Malwod noeth

Last night I went for my second meeting of the Bangor Polyglots (their third meeting overall).

When I first arrived, shortly after my brass band practice had finished, the only people already there were the three from last week; I don’t know if anyone else had been and gone before I got there.  I was able to greet both Rhian and Sam in Icelandic, as I’ve been working through a free online course that Sam pointed me to last week.  However, I haven’t yet got as far as learning the plural forms of the greetings, so I had to greet them individually.

Fairly shortly after I arrived we were joined by Edith, who is from Germany and teaches German through the medium of Welsh at Bangor University.  She speaks several other languages in addition to German, Welsh and English, including Finnish, Icelandic and French, and she’s planning soon to add Greek to the list.  As well as the modern languages, she has a good knowledge of Old Norse and Middle Welsh (and, I suspect, probably a few other archaic languages too).  She’s from the southern part of Germany and speaks the local Swabian dialect in addition to standard HIgh German (in fact, I think she was only half joking – if at all – when she said that German was her first foreign language).

A bit later we were joined by Jochen, who is also German, works at the university (in the music department) and speaks several languages to a high standard.  I have met Jochen several times on the local music scene, although we have never previously spoken to each other at great length.  He brought with him a girl from Paris who is over here to do a gig with him (she’s a singer).  Unfortunately I didn’t catch her name, or at least didn’t manage to make it stick in my memory, and since we were at opposite ends of the table I didn’t get much chance to speak to her.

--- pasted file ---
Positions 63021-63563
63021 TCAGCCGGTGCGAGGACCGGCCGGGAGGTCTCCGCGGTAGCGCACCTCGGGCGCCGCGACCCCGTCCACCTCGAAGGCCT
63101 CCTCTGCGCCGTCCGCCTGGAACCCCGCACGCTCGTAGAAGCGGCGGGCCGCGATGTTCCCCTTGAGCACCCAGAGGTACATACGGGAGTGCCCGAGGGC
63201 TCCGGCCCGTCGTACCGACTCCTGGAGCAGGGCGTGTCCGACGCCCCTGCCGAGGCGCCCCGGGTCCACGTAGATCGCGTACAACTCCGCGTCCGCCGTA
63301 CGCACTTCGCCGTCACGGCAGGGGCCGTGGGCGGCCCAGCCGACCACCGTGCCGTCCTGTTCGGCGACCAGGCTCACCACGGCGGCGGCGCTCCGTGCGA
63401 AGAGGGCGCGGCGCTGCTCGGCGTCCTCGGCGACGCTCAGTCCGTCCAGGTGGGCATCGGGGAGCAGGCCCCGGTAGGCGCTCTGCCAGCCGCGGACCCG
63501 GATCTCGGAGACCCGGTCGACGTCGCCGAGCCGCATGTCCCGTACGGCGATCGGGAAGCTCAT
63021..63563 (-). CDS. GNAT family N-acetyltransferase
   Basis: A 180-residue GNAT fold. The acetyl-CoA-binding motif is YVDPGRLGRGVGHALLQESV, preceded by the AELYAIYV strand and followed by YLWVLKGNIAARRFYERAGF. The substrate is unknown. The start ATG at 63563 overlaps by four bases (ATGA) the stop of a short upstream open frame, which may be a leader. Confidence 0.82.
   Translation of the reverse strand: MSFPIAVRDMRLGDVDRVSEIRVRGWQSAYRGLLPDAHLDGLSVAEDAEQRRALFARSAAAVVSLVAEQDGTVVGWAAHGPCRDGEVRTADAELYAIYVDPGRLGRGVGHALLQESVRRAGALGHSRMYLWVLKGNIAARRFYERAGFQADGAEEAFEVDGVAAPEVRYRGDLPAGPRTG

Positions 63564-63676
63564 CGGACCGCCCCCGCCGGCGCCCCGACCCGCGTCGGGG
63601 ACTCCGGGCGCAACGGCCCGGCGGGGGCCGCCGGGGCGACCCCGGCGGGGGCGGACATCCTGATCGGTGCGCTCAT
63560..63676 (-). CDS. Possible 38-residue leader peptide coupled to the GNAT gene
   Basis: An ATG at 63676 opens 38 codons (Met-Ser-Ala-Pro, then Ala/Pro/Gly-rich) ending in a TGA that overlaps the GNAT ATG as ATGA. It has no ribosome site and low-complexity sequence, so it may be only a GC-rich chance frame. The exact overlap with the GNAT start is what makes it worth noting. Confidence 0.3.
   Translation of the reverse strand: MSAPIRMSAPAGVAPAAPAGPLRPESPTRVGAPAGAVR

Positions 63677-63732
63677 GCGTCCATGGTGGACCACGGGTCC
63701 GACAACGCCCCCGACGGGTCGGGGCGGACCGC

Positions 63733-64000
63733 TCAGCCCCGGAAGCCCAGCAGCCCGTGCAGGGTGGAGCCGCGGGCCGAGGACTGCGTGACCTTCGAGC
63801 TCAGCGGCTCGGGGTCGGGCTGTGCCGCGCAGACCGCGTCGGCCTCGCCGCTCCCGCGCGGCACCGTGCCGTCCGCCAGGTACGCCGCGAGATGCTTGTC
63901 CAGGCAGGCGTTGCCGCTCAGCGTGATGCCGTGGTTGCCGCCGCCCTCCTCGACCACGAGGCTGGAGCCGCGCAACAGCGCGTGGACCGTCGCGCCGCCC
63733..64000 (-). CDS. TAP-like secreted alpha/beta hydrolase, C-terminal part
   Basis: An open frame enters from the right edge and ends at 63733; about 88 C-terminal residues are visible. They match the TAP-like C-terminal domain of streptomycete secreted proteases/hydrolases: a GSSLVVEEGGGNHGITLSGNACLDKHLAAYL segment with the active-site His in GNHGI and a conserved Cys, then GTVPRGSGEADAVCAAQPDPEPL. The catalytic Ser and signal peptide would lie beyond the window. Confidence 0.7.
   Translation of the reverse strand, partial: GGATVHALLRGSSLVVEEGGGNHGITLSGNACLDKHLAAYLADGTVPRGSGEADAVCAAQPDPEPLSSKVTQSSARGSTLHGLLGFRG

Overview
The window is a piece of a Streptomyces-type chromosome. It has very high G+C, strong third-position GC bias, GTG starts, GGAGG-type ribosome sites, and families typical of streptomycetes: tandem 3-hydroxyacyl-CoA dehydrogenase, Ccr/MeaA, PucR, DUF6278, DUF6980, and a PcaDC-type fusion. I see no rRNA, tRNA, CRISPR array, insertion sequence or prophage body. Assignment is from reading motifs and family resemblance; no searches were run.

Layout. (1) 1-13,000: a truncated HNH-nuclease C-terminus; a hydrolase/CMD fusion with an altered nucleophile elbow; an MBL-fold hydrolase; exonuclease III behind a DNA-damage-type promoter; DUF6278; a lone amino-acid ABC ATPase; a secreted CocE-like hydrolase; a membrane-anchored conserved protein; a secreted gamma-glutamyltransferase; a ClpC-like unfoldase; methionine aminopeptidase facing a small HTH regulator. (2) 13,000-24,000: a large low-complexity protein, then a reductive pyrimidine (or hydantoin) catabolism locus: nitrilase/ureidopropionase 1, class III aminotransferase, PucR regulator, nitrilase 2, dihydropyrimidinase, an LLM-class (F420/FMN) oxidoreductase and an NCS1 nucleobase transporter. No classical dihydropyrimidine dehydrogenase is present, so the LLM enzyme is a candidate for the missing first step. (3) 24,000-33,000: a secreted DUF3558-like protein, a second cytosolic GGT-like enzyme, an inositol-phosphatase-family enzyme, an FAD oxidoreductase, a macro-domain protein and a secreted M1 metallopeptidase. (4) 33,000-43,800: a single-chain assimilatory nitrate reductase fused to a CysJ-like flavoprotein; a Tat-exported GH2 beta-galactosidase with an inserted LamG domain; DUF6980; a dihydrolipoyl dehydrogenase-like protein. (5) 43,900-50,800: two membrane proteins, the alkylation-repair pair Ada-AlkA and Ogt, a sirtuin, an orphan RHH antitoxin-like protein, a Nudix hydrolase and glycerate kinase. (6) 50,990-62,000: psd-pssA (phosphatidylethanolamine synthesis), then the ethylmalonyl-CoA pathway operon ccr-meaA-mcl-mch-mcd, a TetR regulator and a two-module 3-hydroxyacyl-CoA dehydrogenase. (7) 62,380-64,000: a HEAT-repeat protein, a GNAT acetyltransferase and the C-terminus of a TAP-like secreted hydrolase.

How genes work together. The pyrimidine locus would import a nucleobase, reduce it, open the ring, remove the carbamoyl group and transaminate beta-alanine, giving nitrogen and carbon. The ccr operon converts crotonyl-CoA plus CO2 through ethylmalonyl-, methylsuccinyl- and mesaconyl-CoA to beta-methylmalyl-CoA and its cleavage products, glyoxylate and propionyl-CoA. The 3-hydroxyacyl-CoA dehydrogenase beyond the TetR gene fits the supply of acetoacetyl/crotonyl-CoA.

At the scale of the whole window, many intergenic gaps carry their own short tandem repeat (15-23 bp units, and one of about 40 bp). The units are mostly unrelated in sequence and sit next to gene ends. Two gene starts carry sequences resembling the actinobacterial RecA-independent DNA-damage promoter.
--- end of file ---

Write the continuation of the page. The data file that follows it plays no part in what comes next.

Once everyone was there, we got a truly multilingual conversation going, with usually at least two threads running concurrently and languages being mixed freely.  French and German seemed to dominate, with a fairly healthy amount of Welsh and relatively little English.  Bits of other languages were used or spoken about, with a particular emphasis on Finnish in the discussion at my end of the table (and I also threw in a bit of Hungarian – which is similarly structured to Finnish but somewhat more familiar to me, although my knowledge of it is still extremely rudimentary – for comparison).

Last week, I learned that the Cornish word for snail is bulhorn, which has immediately become my favourite word for snail that I’ve so far discovered in any language and will probably retain that position for quite some time.  It is quite different from the Welsh word, malwoden, and while I don’t know the etymology of either word it seems obvious (and may well indeed be true) that they come from totally different roots.  This week there was some further discussion about snails and I learned (or possibly relearned, as it’s likely to be a word I once knew and had forgotten) that the German for snail is die Schnecke.  Even better, the German for slug is Nacktschnecke, which literally means “naked snail”.  I still loathe slugs, and resent the devastation they regularly wreak on my attempts to grow pretty much anything in my garden, but I think that’s a cool name for them.